Cynthia von Buhler at the Players Club. Photo Credit: Maxine Nienow
What if John Wilkes Booth really assassinated Lincoln because of a sibling rivalry? The Brothers Booth, a new interactive play by Cynthia Von Buhler, creator of the Speakeasy Dollhouse: The Bloody Beginning, will explore that possibility. Spectators will be encouraged to play along, observing the action and piecing together the clues as they explore The Players Club, founded by Edwin Booth in 1888. The Brothers Booth is a fantasy based on a number of truths about Edwin and his infamous brother, John Wilkes Booth. We met up with von Buhler at the Players Club to find out more about the play, which opens in March.
In von Buhler’s version of the story, it is 1919, and Edwin Booth’s statue in Gramercy Park is being unveiled just as Prohibition comes into effect. The opulent Players Club will be transformed into a speakeasy for the evening, and guests will be shepherded in through a back entrance. As the drama between the Booth brothers unfolded long before 1919, they will make their appearance as ghosts. Downstairs, in the main space, bathtub gin will be poured and a burlesque show will commence. A fortune teller will conduct seances in a side room.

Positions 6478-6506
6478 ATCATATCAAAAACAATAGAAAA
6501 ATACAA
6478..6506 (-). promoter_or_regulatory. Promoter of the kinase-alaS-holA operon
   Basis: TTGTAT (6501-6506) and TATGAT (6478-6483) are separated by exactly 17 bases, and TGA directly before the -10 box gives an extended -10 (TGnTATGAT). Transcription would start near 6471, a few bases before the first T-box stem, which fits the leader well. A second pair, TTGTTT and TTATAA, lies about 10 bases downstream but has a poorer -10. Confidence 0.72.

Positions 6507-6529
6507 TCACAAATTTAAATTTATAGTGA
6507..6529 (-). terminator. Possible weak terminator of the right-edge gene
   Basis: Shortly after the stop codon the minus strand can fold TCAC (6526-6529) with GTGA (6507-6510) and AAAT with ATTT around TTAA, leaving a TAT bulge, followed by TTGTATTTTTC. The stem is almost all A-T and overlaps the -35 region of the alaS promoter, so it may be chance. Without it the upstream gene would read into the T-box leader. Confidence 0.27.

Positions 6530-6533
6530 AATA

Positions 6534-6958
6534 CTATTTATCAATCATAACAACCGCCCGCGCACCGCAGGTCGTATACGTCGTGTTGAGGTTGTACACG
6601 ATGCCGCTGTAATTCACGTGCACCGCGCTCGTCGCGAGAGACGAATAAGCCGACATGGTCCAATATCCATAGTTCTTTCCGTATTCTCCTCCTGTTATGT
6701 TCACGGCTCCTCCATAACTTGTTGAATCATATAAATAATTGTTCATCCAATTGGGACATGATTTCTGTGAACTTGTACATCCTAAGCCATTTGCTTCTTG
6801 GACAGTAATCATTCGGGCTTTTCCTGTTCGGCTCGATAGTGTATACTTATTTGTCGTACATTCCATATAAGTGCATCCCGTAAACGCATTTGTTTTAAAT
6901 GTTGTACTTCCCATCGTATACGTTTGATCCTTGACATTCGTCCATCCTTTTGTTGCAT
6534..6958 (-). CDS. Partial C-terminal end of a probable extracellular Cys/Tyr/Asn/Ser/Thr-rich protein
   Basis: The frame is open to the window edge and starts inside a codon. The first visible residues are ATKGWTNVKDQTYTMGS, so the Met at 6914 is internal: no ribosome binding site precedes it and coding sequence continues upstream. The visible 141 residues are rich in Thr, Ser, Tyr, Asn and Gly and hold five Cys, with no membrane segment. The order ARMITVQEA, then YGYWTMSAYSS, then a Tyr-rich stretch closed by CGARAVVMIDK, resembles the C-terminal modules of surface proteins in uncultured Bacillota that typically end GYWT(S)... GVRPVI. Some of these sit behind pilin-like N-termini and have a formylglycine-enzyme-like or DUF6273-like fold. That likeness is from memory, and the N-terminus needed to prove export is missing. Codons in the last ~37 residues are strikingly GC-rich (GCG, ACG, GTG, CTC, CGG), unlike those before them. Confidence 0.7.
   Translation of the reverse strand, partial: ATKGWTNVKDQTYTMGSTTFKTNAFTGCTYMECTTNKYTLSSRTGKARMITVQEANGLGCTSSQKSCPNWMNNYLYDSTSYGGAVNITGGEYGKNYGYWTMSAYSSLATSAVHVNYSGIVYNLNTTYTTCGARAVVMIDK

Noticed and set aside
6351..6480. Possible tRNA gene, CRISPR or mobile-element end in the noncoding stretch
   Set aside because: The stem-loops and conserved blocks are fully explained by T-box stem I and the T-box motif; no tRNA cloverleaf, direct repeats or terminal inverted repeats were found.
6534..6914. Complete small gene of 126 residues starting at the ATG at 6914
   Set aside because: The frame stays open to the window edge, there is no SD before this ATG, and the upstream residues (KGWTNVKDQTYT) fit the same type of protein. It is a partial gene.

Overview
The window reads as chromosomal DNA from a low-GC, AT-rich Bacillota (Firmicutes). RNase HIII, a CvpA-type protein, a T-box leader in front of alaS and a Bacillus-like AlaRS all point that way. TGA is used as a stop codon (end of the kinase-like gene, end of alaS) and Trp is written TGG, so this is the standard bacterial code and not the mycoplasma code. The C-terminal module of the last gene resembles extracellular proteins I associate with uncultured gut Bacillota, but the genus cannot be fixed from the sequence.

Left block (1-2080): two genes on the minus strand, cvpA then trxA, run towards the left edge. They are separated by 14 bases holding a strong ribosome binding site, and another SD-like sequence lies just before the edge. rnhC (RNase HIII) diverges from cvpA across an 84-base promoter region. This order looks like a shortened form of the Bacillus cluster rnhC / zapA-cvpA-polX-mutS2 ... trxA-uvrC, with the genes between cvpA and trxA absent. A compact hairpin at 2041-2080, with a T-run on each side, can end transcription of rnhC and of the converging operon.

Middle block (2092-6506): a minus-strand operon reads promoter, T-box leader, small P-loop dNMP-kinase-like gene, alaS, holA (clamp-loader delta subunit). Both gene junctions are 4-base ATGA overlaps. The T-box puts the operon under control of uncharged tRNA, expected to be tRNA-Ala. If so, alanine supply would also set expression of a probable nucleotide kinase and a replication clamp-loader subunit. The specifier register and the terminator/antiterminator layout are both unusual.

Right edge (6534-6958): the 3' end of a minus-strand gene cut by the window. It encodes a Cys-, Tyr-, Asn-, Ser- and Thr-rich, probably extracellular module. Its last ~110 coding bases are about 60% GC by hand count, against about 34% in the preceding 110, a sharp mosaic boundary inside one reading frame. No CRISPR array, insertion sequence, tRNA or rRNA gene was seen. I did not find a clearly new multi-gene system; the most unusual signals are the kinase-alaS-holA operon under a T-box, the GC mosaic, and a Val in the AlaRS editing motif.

Guests might be led into Edwin Booth’s bedroom in the Players Club, which still smells of his tobacco
Von Buhler researched the Booth Brothers for months in order to write the play. She aims to delve into the details of the story that they don’t teach you in history class, like the conspiracy theories surrounding the mummified corpse of John Wilkes, and Edwin’s fascination with the occult. “It’s kind of like the first play, where it’s all based on truth, but you’re kind of shocked that it’s based on truth, because it’s just so crazy,” von Buhler remarked.
Left: John, Edwin and Junius Booth, Jr. in Shakespeare’s Julis Caesar in 1864; Right: Edwin Booth as Hamlet, c. 1870
“I’m the investigator, and I started investigating the murder of my grandfather,” von Buhler says, “And I realized I’m very good at this, and so I’m investigating other mysteries.” She hopes her guests will play along and take on an investigative role too. As in the first play, spectators will get the most out of the experience if they arrive with a sense of curiosity and seize the opportunity to explore. Actors will be moving through all the rooms in the four-story Greek Revival townhouse on Gramercy Park. This is a rare experience to explore one of New York City’s historic gems, usually closed to the public.
There are three performances planned: March 1, April 5, and May 3. Get your advance tickets here.